In Which Sancho Panza Gives a Satisfactory Reply to the Doubts and Questions of the Bachelor Samson Carrasco, Together with Other Matters Worth Knowing and Mentioning. Sancho came back to Don Quixote's house, and returning to the late subject of conversation, he said, " As to what Señor Samson said, that he would like to know by whom, or how, or when my ass was stolen, I say in reply that the same night we went into the Sierra Morena, flying from the Holy Brotherhood after that unlucky adventure of the galley slaves, and the other of the corpse that was going to Segovia, my master and I ensconced ourselves in a thicket, and there, my master leaning on his lance, and I seated on my Dapple, battered and weary with the late frays we fell asleep as if it had been on four feather beds; and I in particular slept so sound, that, whoever he was, he was able to come and prop me up on four stakes, which he put under the four corners of the pack-saddle in such a way that he left me mounted on it, and took away Dapple from under me without my feeling it."
"That is an easy matter," said Don Quixote, " and it is no new occurrence, for the very same thing happened to Sacripante, when, at the siege of Albracca, the famous thief called Brunello, by the same contrivance, took his horse from between his legs."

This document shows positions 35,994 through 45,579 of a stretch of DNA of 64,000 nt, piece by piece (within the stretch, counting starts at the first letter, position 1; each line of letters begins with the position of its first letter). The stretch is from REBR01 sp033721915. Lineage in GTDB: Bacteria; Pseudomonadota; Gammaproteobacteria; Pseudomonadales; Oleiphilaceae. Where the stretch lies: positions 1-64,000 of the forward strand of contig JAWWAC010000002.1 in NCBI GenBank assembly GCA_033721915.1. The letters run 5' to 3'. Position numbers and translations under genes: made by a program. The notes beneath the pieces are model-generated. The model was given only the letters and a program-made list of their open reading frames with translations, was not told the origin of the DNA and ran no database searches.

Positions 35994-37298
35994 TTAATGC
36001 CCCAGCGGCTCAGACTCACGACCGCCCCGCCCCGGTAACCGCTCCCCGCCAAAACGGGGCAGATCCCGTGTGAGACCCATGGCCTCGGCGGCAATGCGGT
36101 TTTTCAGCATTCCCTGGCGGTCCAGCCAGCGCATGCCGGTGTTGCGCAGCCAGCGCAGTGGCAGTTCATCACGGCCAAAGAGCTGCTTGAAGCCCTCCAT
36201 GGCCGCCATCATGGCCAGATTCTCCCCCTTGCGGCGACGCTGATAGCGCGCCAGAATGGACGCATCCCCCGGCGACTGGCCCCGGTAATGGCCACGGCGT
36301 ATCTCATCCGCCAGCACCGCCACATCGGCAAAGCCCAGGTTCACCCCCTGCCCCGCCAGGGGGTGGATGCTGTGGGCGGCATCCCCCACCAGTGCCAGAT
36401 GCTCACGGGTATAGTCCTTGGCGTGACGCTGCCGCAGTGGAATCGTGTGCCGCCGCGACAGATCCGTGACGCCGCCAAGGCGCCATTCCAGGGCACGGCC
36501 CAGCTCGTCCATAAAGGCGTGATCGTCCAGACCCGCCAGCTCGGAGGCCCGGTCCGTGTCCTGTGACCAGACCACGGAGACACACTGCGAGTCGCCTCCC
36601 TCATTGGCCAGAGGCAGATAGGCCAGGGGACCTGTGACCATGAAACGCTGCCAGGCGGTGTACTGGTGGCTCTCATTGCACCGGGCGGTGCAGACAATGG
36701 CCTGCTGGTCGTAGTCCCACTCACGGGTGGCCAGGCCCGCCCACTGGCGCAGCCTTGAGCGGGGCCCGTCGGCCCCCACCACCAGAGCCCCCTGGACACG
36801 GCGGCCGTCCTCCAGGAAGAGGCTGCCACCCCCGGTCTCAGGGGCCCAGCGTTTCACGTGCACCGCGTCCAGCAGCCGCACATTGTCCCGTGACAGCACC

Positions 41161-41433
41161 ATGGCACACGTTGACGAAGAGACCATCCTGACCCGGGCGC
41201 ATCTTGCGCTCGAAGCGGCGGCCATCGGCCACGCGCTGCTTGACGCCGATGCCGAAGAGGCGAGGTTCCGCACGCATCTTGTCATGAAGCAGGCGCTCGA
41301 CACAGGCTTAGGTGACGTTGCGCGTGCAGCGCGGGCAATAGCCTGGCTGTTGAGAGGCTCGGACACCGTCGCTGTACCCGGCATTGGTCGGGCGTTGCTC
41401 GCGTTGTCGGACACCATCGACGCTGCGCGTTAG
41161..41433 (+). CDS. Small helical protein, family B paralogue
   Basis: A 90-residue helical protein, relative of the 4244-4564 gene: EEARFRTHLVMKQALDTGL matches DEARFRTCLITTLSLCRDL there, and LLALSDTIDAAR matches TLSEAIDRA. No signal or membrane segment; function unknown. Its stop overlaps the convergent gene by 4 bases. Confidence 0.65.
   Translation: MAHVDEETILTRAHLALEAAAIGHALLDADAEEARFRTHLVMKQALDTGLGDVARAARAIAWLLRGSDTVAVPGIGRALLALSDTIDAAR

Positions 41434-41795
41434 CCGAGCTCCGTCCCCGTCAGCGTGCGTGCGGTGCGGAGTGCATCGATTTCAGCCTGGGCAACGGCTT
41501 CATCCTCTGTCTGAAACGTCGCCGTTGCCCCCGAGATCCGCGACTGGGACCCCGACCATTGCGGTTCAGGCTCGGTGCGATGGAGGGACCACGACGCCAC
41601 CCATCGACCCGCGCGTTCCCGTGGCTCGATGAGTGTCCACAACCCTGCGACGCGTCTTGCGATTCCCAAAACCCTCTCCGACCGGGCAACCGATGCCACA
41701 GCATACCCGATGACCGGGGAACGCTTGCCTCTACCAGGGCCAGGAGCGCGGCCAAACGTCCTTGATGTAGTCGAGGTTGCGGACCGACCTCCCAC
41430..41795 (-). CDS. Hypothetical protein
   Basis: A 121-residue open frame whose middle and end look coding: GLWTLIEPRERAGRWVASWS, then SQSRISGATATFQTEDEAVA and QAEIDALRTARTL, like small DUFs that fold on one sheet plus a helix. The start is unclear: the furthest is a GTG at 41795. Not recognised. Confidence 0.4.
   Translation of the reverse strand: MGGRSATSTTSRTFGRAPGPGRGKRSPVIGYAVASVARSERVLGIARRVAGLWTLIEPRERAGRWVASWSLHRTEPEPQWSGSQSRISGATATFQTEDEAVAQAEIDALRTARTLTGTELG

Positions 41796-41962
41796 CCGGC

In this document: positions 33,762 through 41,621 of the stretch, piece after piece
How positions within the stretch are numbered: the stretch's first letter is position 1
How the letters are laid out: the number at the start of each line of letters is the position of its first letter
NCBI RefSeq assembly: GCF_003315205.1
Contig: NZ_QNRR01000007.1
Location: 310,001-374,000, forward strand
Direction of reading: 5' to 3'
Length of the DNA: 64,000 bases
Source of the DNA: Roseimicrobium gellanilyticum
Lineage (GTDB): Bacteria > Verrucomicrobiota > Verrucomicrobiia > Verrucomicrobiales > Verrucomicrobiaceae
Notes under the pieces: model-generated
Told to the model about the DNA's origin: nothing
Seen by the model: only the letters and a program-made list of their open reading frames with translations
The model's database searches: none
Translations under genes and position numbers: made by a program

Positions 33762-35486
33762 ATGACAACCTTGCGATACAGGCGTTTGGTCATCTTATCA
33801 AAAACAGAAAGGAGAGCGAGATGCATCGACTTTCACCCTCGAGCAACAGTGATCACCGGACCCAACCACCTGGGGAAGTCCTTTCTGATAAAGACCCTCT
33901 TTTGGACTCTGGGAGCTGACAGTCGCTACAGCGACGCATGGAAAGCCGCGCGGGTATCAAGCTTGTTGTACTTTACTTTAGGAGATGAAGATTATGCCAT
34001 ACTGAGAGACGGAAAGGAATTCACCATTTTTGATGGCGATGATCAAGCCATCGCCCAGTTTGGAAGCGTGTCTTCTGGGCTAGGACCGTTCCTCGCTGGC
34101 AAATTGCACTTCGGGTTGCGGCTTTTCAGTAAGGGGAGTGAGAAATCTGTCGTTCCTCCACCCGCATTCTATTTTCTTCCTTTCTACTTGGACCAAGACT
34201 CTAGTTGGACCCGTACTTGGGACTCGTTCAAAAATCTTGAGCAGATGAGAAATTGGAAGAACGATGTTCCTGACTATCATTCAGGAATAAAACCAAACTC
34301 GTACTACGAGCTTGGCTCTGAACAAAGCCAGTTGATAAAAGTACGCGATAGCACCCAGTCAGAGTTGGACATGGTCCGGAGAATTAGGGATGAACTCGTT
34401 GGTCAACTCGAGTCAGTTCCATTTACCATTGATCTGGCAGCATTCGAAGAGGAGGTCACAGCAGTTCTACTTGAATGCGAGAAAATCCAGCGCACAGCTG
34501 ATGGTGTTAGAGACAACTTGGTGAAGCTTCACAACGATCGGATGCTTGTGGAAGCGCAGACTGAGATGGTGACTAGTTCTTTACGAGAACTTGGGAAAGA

"Day came," continued Sancho, " and the moment I stretched myself the stakes gave way and I fell to the ground with a mighty come down; I looked about for the ass, but could not see him; the tears rushed to my eyes and I raised
- " La sella su quattro aste gli suffolse, E di sotto il destrier nudo gli tolse." Orlando Furioso, xxvii. 84. But the idea was Boiardo's: " E la cingia diseiolse presto presto, E pose il legno sotto de lo arcione." Orlando Innamorato, II. v. 40. It seems plain from this that Cervantes meant to introduce into the First Fart a burlesque of the theft of Sacripante's horse, which Gines de Pasamonte playing the part of Brunello. It would have been an incident exactly in the spirit of the book.